If you need to combine two arrays in PHP, you first thought might be to use the
+ operator. However, this is unlikely to do what you want it to to. If we look at the following example, you might expect it to output an array with all three elements.
<?php $listA = ['banana']; $listB = ['apple', 'pear']; $listC = $listA + $listB; var_dump($listC);
However, what you will actually get back is an array containing two elements: banana and pear. This is because when you use the + operator in PHP it combines it using array keys. Even though these are non-indexed arrays, PHP looks at them like this:
[0 => 'banana'] [0 => 'apple', 1 => 'pear']
Therefore when you add them together, it combines the keys, taking the earliest. In this case, to get the result you want, you want to use the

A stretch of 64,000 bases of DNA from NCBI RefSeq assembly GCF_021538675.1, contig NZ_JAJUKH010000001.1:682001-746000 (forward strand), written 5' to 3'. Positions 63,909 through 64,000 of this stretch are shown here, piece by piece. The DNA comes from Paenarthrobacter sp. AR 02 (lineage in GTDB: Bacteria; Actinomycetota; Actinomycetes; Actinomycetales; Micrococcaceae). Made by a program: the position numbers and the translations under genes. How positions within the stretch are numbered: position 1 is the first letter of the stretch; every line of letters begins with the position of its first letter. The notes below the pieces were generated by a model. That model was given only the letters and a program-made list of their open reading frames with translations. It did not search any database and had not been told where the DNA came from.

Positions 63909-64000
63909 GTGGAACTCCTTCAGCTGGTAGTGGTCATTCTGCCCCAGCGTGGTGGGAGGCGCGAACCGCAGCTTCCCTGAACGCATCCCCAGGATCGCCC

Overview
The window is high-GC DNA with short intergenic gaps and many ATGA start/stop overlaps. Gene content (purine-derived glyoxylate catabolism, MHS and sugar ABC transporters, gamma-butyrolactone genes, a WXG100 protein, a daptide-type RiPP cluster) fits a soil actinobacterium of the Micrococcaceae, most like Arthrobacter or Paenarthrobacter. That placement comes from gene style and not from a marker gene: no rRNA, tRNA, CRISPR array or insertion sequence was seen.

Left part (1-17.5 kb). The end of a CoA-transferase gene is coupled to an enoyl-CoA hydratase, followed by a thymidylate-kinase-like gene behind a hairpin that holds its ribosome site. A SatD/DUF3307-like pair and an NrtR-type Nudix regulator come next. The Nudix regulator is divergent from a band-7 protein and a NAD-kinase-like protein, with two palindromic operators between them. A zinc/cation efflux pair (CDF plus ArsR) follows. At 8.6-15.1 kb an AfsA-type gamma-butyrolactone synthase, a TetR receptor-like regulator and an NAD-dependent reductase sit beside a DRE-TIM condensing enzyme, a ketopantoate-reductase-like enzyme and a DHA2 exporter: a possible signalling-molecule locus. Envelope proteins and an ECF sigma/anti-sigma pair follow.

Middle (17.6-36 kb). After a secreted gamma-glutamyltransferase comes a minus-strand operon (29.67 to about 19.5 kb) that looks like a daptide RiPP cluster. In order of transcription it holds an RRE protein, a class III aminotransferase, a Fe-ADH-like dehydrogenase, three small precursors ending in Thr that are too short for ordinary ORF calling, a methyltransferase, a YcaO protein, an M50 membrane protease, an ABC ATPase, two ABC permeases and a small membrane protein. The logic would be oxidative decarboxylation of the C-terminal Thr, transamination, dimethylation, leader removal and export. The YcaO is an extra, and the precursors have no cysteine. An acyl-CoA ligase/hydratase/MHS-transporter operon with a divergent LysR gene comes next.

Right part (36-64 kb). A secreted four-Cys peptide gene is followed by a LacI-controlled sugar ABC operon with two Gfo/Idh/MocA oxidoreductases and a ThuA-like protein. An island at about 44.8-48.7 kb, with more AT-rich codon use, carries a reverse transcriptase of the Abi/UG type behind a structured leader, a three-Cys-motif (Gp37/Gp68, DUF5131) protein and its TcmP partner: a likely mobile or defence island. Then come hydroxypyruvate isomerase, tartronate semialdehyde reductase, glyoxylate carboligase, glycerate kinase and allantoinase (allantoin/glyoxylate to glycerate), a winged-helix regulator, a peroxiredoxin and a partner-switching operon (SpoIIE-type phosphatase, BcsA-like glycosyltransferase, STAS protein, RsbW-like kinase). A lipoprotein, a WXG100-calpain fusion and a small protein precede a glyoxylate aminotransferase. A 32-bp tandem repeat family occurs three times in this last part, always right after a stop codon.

array_merge function. For other scenarios, PHP has a range of different functions to combine arrays in different ways.
Don't have time to check my blog? Get a weekly email with all the new posts. This is my personal blog, so obviously it is 100% spam free.
This entry was posted on Monday, June 6th, 2016 at 11:05 am and is filed under Programming. You can follow any responses to this entry through the RSS 2.0 feed. Both comments and pings are currently closed.